Sen. Isakson met in April on a trip to Iraq with Kurdish leaders including Nechirvan Barzani, Kurdistan regional government prime minister.

While the bipartisan accolades continue to roll in praising Johnny Isakson’s 40 years of service in Georgia and Washington after he announced on Aug. 28 that he would be resigning his U.S. Senate seat at the end of the year, his dedication to his work on the Senate Foreign Relations Committee has been noted only in a minor key.

This subdued retrospective is not altogether surprising given his roles as chairman of both the Senate’s committees of Veterans Affairs and Ethics as well as his membership on the Senate Finance and Health, Education, Labor and Pensions committees.

But the senator did not hesitate in responding to a request from Global Atlanta concerning what he considered his greatest accomplishments as a member of the Foreign Relations Committee, especially in connection with his role on the Africa and Global Health Policy Subcommittee.

In “a quick overview,” he cited his support for the Global Food Security Act in 2015 to require the administration to create a strategy to address global food insecurity. Aside from helping to get this law passed in 2016, he added that he introduced the Global Food Security Reauthorization Act in 2017, which was signed into law in 2018.

In addition, he pointed to the Africa Growth and Opportunity Act and the Millennium Challenge Corporation Modernization Act in 2017, which eventually led to a U.S. House version being passed into law in 2018.

The deaths of Kate Puzey, a Peace Corps volunteer from Atlanta who was killed in Benin, and Nick Castle, a Peace Corps volunteer from Berkeley, Calif, who died from a gastrointestinal disease in China, prompted Mr. Isakson to introduce and pass legislation to improve the lives and medical attention for Peace Corps volunteers in the field.

He also cited his advocacy for the funding of PEPFAR (the President’s Emergency Plan for AIDS Relief) and the Global Fund to Fights AIDs, Tuberculosis and Malaria, and introduced the PEPFAR Extension Act in 2018 which was signed into law.

The current Ebola crisis in the Democratic Republic of the Congo prompted him to improve the ability of U.S. Agency for International Development (USAID) and the Centers for Disease Control and Prevention to combat the spread of the disease.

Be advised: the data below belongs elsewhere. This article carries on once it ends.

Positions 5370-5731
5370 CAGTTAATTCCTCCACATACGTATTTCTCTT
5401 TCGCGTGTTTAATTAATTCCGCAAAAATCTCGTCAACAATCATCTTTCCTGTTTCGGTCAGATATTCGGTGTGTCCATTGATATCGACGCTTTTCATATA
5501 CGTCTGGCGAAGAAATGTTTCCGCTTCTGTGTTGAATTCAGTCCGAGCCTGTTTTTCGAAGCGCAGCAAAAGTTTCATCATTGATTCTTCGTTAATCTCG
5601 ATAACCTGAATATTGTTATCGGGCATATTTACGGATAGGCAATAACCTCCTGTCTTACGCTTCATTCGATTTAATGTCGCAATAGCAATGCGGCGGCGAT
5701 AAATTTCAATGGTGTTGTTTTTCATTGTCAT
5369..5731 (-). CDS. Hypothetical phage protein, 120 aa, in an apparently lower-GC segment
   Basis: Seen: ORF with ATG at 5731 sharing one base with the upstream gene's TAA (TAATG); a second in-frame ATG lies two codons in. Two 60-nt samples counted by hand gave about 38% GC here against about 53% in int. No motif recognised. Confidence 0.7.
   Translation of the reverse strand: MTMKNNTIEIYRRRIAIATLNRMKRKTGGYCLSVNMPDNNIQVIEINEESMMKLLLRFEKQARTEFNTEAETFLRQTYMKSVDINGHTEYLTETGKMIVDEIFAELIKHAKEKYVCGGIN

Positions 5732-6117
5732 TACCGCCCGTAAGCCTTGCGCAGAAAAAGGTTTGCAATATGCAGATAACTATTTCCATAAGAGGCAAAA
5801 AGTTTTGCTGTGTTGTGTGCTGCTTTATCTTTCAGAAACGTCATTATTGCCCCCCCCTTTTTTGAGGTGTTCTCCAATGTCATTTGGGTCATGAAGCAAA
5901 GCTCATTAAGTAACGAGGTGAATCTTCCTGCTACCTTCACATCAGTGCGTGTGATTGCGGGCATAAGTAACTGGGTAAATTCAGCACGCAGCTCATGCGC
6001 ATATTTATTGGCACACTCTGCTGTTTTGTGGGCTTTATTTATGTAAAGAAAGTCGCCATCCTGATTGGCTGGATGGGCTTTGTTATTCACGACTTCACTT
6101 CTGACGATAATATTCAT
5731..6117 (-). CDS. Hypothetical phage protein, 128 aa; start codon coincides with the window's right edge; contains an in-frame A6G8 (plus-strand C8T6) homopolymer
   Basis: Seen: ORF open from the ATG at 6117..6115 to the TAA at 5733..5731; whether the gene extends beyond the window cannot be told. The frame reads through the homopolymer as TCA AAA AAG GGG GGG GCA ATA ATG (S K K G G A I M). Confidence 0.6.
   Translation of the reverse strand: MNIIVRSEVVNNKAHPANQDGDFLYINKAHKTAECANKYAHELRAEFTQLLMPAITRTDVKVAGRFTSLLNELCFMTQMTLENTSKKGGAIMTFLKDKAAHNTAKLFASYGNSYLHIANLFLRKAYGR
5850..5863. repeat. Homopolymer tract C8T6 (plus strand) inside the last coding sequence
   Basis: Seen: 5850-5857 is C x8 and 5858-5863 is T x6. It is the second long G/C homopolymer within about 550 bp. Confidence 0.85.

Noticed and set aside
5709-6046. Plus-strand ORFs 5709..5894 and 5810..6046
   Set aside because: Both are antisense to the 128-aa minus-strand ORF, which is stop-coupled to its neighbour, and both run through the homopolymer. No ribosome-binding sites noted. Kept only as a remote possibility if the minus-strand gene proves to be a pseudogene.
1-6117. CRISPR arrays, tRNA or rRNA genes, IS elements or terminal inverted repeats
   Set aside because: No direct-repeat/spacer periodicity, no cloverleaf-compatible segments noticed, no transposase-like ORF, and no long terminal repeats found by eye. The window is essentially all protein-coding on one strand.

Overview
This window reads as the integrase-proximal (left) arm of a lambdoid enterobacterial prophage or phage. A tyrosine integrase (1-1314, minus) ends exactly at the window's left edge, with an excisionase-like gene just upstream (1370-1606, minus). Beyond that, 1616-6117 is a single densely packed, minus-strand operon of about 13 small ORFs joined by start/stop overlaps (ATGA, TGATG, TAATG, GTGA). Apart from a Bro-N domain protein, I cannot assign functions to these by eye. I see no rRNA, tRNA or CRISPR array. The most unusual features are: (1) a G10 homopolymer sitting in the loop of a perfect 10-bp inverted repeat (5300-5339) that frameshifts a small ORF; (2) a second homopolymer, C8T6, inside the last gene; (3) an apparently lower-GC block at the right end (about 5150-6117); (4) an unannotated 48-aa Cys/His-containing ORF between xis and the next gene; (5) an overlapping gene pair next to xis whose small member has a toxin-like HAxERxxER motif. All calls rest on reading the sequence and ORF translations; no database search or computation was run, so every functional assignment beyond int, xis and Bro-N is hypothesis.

These initiatives have been augmented with his consistent support for two-way trade and investment between African and American businesses. Mr. Isakson also has consistently supported an “effective” international affairs budget and celebrated implementation of the requests for the 2020 fiscal year to include $40 billion for the State Department and USAID with a focus on combating terrorism and defending national security.

“I firmly believe that investing in meritorious international programs strengthens our national security, fosters global economic and political stability, bolster our allies, and fights the spread of disease, terrorism, and weapons of mass destruction,” he said following the budget announcement.

He made no mention of the extensive traveling he has done throughout his career to Africa and elsewhere on behalf of U.S. interests.

For instance, as recently as late April of this year, he went to Iraq with a bipartisan congressional delegation that visited Baghdad, Taji and Erbil and met with the country’s top leaders as well as American diplomats, military commanders and Kurdish leaders to reiterate the importance of the U.S. alliance with Kurdish partners who fought alongside American forces against ISIS.

Mr. Isakson, 74, was diagnosed with Parkinson’s disease in 2013. In July, he fell in his Washington apartment and suffered four fractured ribs and a torn rotator cuff. On Aug. 26 he underwent surgery to remove a 2-centimeter renal cell carcinoma from one of his kidneys.

In 2016, Mr. Isakson won re-election with 54 percent of the vote and became the first Republican elected to a third term in the U.S. Senate. he is the only elected official in Georgia to serve in the Georgia House, the Georgia Senate, the U.S. House and the U.S. Senate.